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To think that celebrating the anniversary of someone's death..

(82 Posts)
Itisnoteasybeingdifferent Mon 10-Apr-17 20:29:07

Is very nasty regardless of who the person was?

So there have been a number of very devisive politicians. And quite a few who carried out mass murder. But to mark the anniversary of their passing as a cause for celebration?

I ask because someone posted a comment (on another forum) about having champaign on ice to celebrate the death of a well known politician a few days ago.

Meekonsandwich Mon 10-Apr-17 20:30:22

Do you celebrate bonfire night?

Case closed.

DancingHouse Mon 10-Apr-17 20:31:37

Easter next week. hmm

StillDrivingMeBonkers Mon 10-Apr-17 20:32:54

Bonfire night isn't celebrating the death of a politician.

kerryob Mon 10-Apr-17 20:34:39

What type of celebrating? Yay the bastards dead, or let's celebrate the life of someone we loved & want to remember?

originalbiglymavis Mon 10-Apr-17 20:36:19

You can have services of celebration for the dead bit that's people you like and remember fondly. Not Hitler or Pol Pot.

Who done what then?

FeckinCrutches Mon 10-Apr-17 20:39:07

I'm assuming OP is talking about Martin Mcguiness?
Not actually an anniversary of someone you love and raising a glass.

AcrossthePond55 Mon 10-Apr-17 20:39:29

I don't celebrate Hitler's death, but I can certainly see why some people would. Especially if they are of the generation that was impacted by WWII, or had family members or friends lost to the Holocaust.

So I guess it would depend on the magnitude of what that particular 'politician' did or was responsible for.

EdmundCleverClogs Mon 10-Apr-17 20:40:58

How would one go about celebrating a death? Fireworks and a hearty round of 'ding dong the witch is dead'? Not that I'm condoning that kind of thing....

Havanaclub Mon 10-Apr-17 20:41:36

Its my Dad's anniversary today.

I loved him to bits. I don't care about anyone else today. Sorry.

Dawndonnaagain Mon 10-Apr-17 20:43:41

I'd have celebrated Thatcher's death if I'd remembered on Saturday. This jogged my memory. Don't give a damn what you think.

Itisnoteasybeingdifferent Mon 10-Apr-17 20:44:06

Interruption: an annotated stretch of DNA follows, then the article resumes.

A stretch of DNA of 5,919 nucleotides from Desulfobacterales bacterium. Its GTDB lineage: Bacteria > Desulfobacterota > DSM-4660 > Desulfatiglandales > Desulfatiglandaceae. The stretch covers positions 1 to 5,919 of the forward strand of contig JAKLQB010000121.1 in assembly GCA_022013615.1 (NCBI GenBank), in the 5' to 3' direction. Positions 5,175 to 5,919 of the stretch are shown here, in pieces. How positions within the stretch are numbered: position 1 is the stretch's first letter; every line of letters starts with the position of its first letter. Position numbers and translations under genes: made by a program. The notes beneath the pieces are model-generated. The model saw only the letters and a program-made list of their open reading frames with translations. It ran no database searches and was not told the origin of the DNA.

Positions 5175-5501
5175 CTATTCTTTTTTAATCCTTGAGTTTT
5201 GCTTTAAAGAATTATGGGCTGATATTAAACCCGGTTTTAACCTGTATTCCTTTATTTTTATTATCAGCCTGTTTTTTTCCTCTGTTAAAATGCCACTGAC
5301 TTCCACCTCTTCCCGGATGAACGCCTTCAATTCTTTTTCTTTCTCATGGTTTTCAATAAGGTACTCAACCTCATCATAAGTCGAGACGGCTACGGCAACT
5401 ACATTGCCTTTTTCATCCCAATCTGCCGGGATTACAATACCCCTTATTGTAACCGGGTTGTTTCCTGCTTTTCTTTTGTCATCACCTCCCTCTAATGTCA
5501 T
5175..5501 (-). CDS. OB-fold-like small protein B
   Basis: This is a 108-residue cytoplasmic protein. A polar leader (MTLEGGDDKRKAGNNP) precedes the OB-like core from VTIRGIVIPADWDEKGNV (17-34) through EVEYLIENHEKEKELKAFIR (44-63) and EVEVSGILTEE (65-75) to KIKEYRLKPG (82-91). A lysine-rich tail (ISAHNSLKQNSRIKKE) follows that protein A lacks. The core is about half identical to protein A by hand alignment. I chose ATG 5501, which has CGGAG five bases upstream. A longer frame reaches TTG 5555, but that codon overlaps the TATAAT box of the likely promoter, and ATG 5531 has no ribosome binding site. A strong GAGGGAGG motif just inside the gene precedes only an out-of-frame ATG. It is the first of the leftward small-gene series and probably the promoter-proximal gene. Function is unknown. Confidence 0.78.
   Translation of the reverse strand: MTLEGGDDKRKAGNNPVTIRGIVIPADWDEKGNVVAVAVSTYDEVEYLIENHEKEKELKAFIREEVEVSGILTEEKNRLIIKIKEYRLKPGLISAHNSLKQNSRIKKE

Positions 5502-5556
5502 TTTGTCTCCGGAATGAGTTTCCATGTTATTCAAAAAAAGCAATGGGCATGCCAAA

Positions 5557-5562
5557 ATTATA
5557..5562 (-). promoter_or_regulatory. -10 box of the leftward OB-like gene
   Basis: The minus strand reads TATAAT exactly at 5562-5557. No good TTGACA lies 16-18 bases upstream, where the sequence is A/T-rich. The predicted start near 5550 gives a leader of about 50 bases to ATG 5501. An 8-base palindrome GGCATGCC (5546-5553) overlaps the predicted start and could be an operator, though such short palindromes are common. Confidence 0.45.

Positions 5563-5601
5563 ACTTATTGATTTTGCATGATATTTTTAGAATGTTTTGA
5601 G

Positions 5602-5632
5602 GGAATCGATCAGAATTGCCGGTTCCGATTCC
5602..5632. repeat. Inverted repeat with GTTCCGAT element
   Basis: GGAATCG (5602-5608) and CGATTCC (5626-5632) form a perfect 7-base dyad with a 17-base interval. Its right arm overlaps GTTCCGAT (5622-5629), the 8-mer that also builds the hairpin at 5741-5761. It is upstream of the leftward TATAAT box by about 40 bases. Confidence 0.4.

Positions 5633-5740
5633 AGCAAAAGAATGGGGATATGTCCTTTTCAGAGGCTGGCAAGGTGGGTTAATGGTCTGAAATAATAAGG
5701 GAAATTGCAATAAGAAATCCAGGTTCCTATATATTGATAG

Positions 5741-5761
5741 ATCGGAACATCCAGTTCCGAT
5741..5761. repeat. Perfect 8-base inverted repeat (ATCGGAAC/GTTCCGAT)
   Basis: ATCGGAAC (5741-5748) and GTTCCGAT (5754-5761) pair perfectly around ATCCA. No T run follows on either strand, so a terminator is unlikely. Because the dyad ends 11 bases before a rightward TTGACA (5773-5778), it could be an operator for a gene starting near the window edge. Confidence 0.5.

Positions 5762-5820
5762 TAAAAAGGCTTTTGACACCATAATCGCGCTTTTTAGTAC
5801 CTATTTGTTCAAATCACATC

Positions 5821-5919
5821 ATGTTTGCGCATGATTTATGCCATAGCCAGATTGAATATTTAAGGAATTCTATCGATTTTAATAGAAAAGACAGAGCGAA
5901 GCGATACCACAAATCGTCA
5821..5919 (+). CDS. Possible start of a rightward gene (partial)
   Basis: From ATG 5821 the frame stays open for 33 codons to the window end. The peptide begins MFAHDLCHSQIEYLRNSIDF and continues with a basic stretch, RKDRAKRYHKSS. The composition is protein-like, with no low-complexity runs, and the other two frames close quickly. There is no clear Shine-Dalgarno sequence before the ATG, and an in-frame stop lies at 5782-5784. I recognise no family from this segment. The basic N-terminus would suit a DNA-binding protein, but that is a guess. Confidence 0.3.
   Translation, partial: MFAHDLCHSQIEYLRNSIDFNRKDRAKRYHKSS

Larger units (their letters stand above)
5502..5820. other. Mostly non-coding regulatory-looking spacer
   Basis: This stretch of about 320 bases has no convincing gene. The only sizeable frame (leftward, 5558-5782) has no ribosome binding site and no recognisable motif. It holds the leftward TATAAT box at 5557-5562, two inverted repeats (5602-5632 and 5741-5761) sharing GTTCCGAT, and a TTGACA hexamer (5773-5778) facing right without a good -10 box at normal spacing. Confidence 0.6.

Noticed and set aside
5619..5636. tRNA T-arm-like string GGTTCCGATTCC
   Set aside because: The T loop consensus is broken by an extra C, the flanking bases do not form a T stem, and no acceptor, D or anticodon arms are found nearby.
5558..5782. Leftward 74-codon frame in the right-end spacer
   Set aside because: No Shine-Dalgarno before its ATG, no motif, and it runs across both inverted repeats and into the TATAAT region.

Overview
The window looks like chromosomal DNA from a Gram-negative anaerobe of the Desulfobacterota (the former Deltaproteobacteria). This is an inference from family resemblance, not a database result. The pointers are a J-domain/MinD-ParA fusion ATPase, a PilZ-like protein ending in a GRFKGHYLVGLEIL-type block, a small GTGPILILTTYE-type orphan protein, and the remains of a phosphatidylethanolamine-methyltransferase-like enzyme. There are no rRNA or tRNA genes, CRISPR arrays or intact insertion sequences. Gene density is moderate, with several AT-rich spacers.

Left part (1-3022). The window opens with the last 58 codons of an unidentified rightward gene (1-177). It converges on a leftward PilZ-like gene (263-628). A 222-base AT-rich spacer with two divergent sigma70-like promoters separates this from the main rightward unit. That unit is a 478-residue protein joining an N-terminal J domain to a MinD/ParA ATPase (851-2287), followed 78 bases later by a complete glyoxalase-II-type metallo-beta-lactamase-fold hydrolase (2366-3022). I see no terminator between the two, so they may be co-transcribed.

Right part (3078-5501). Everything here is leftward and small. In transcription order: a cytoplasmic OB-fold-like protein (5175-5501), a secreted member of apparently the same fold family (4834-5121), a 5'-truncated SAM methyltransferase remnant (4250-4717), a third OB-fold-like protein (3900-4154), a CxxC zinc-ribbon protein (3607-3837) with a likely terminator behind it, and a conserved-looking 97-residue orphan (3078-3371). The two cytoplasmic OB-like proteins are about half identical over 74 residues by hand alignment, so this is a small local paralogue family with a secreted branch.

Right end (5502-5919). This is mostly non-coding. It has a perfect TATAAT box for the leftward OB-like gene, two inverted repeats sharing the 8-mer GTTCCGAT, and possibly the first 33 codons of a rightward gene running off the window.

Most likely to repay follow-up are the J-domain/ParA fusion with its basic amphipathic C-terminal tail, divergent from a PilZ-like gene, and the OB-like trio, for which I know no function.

Few days back was the anniversary of the death of Mrs Thatcher.

I am no fan of hers. And on another ocassion I would discuss at lenght the things she did. But not just now. What I can't get my head round is someone making a point of celebrating her dying. She had dimentia and was a husk of her former self when she died. Why?

Genuine question.

Sandsnake Mon 10-Apr-17 20:44:12

I'm guessing you're referring to Maggie Thatcher? In which case, yes - celebrating the anniversary of her death is absolutely pathetic.

And sorry to be pendantic but Bonfire Night isn't actually celebrating anyone's death - just the stopping of the Gunpowder Plot. I don't think Guy Fawkes and the rest were executed until the following January.

Sandsnake Mon 10-Apr-17 20:44:54

Oh Havana, I'm sorry to hear that.flowers

ExplodedCloud Mon 10-Apr-17 20:45:16

Edmund where were you when I needed someone to skip about with like Munchkins singing that song?

LagunaBubbles Mon 10-Apr-17 20:47:00

She didn't have dementia when her policies caused so much misery and hard ship.

EdmundCleverClogs Mon 10-Apr-17 20:48:27

In all seriousness, Itisnoteasybeingdifferent I don't understand why anyone would 'celebrate' a death in a negative way. However, just because someone ends up with a horrible end-of-life illness, it doesn't excuse terrible things they did in life. Two separate issues there. You can speak ill of the dead, being gleeful of death is highly distasteful though.

BabychamSocialist Mon 10-Apr-17 20:52:00

I wished I'd remembered her anniversary on Saturday, DP would've opened a bottle of champagne.

Horrible, horrible woman who had lots of blood on her hands. I don't care if she had dementia or was a 'husk of her former self' - she was a nasty, vile woman and I saw her policies destroy my community first hand.

When you've sat playing Bingo with your mum on a Saturday night, and people crying when they win the prize of a tin of stewing steak, all because of her forcing people on strike and refusing to help anywhere past Watford, you can tell me that we shouldn't celebrate her death.

originalbiglymavis Mon 10-Apr-17 20:55:13

Because it achieves nothing.

HostaFireAndIce Mon 10-Apr-17 21:00:18

Easter next week

If you're suggesting that Easter is a celebration of someone's death, I think you have misunderstood...
But yes, I agree entirely, OP. By all means, continue to think ill of the dead if they deserve it, but actually celebrating someone's death is beyond crass.

Thatcher was a heinous individual who did the country a great deal of harm, but I don't celebrate her death. Why would I? Her death did nothing to right the wrongs of her government,

Had she ever lost a general election to a good, decent party who had the country's interests at heart, then I'd have celebrated.

RachelRagged Mon 10-Apr-17 21:13:48

She didn't have dementia when her policies caused so much misery and hard ship.

Indeed.

Havanaclub Mon 10-Apr-17 21:14:22

Sandsnake

Thank you so much.

myusernamewastaken Mon 10-Apr-17 21:17:06

I lost my darling dad 17 years ago today....he was aged just 56....my thoughts are also only with him and my mum who died 4 months later aged 52.

Owllady Mon 10-Apr-17 21:20:09

I think the OP means celebrating the death of someone they hate rather than loved ones marking the anniversary of the death of someone they loved
The two things are different imo

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